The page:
Reversible plasticity in amorphous materials
Published 2007-07-26, updated 2007-09-13Version 2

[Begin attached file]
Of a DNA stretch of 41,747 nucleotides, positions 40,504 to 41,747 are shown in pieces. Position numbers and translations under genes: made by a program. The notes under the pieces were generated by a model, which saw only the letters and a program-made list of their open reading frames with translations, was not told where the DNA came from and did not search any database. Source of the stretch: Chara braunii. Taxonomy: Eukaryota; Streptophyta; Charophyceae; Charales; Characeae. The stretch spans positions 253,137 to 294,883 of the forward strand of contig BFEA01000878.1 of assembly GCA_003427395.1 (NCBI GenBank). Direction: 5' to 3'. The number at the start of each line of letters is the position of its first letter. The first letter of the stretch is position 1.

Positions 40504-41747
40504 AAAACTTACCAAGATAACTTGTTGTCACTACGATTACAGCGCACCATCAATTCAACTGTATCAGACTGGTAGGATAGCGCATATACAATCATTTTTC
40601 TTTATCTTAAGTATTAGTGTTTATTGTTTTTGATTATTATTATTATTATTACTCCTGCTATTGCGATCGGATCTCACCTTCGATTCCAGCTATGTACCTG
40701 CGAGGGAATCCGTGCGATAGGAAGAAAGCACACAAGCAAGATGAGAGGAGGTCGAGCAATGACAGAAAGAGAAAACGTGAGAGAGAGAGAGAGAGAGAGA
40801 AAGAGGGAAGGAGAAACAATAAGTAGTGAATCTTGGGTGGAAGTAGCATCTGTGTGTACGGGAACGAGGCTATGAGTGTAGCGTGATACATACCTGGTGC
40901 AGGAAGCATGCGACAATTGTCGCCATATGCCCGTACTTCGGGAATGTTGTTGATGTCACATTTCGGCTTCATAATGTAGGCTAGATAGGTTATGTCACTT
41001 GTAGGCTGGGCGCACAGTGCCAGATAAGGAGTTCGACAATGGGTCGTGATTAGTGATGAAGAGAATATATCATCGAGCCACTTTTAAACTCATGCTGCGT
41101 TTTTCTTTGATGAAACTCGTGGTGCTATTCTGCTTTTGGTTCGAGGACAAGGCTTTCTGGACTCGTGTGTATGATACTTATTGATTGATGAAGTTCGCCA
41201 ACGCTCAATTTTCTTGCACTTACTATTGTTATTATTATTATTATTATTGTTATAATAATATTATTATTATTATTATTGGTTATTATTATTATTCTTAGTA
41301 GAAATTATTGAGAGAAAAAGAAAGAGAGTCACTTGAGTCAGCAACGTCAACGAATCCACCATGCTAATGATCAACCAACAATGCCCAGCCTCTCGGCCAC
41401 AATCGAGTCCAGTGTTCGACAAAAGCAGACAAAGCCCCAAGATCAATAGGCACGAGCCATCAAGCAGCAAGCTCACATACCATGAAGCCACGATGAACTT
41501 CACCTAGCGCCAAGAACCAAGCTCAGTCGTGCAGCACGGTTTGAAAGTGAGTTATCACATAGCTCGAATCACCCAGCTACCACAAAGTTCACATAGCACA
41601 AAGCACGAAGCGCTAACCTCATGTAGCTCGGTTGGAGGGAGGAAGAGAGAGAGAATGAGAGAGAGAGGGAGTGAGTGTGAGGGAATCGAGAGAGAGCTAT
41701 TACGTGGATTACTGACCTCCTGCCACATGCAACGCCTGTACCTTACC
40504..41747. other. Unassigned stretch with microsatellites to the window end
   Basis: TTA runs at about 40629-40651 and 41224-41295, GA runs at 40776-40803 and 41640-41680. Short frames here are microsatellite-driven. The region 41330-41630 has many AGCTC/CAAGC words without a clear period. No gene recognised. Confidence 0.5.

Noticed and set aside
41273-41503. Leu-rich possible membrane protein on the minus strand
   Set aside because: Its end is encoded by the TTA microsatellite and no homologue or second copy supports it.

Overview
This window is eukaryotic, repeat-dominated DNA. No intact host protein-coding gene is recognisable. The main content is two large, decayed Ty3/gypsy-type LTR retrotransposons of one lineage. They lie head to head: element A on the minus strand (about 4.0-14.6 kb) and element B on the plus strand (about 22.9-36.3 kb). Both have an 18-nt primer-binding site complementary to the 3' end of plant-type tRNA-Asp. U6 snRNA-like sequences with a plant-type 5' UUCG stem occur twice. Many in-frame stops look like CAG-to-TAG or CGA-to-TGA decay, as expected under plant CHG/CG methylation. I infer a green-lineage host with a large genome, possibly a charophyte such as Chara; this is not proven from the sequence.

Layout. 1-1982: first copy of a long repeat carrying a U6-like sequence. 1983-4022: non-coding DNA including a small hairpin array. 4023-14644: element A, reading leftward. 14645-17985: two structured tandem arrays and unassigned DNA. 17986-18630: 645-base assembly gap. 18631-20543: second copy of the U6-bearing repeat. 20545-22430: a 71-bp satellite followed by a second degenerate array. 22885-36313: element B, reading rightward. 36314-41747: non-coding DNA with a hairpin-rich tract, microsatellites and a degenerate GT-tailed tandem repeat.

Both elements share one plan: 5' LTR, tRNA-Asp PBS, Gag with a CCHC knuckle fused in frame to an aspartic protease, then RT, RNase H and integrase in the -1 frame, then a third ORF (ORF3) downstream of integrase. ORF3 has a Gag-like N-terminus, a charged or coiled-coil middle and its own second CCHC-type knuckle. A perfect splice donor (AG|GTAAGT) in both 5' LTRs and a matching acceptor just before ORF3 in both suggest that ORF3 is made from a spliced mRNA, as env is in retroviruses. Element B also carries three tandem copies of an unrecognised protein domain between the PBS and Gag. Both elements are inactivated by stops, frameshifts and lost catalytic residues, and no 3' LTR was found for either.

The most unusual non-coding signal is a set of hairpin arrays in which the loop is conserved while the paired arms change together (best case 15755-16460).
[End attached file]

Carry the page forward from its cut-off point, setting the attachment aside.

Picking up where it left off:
A fundamental assumption in our understanding of material rheology is that when microscopic deformations are reversible, the material responds elastically to external loads. Plasticity, i.e. dissipative and irreversible macroscopic changes in a material, is assumed to be the consequence of irreversible microscopic events. Here we show direct evidence for reversible plastic events at the microscopic scale in both experiments and simulations of two-dimensional foam. In the simulations, we demonstrate a link between reversible plastic rearrangement events and pathways in the potential energy landscape of the system. These findings represent a fundamental change in our understanding of materials--microscopic reversibility does not necessarily imply elasticity.